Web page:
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Hello everyone I am new here and i am wondering if anyone knows where I can get nickel cadmium batteries batteries because I live in Minnesota so we have cold winters. the lead acid batteries will not do so good here in the winter. if anyone can help me that would be great if not thanks for letting me take up some of your time.
Justin
p.s.
If there is any spelling mistakes please forgive me.
 

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Hello.

I'm planning a convertion myself and I have a similar problem since I live in Sweden. It doesn't get QUITE as cold as Minnesota where I live, but fairly close to it (below -20C for extended periods and temporary dips down to 25C isn't uncommon in January). My findings so far is that no matter what batteries you choose you'll probably want to insulate them and possibly also add some kind of heater that keeps the temperature above a certain degree.

It's true that led suffers more from low temperature than, for example, LiFePO4 but even thought LiFePO4 seems to care very little for low temperatures they still have to be charged at above freezing point, as far as I've understood. Also, if you don't have a serious budget LiFePO4, and other kinds of really nice batteries, are very pricey and thus way above my budget. At least for now. Hopefully I can save enough gas money to pick something better when the first led-pack is worn down. That's the plan at least.

So my solution will be to go led, insulate the batteries and add some kind of heater that keeps them at least above 10C when charging and kicks the temperature up to 20C before I go somewhere. It will cost some kWh to avoid freezing the batteries, but if the insulation gets good enough, it'll still save big bucks in my daily commuting. Besides, I want to pre-heat the car in the winter anyway, otherwise heating up the passenger compartment will seriously cut down my range and, of course, deep freeze the private parts...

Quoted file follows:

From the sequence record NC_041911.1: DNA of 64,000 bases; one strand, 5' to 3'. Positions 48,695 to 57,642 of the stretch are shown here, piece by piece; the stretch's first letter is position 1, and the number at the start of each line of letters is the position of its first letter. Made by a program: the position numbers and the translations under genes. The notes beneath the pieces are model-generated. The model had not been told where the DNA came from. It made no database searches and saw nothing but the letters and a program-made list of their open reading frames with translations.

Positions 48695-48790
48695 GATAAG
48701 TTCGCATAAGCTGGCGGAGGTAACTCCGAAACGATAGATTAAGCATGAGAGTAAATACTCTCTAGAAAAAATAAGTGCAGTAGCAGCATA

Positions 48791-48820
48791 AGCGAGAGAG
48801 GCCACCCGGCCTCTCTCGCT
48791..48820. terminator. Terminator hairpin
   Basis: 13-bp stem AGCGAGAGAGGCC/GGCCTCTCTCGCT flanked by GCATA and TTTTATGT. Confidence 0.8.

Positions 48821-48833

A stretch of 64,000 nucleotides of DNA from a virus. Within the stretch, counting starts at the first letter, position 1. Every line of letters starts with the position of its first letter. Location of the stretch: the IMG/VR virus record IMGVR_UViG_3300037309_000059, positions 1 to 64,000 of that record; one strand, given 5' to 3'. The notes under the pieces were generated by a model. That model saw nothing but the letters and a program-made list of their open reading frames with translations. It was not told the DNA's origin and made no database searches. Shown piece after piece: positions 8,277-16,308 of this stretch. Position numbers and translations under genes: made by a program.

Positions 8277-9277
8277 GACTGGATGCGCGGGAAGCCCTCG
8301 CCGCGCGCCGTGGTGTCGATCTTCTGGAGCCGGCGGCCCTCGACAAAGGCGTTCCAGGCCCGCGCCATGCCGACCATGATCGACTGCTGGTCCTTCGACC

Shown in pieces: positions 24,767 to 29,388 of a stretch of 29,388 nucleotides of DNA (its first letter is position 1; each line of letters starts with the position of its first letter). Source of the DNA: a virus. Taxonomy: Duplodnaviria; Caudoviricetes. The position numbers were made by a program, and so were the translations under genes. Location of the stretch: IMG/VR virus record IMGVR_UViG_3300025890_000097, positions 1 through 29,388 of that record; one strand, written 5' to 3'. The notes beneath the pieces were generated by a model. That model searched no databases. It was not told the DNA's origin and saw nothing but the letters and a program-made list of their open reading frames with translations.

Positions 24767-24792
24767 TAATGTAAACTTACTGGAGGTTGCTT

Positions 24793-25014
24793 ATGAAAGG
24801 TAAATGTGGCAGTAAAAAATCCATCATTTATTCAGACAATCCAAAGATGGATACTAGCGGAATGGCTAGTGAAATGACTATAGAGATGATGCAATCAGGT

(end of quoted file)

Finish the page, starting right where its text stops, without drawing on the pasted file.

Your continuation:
Happy tinkering!
 

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I also recommend going with lead. Cd batts are hard to come by and more expensive. I live in Wisconsin and plan to insulate the batteries. Battery suppliers sell the equivalent of an electric blanket for your batteries. Further insulating can be obtained using standard insulation products.

Thinking ahead, this is going to be easy for me to heat the batteries in the trunk. Not so easy for the ones under the hood.
 
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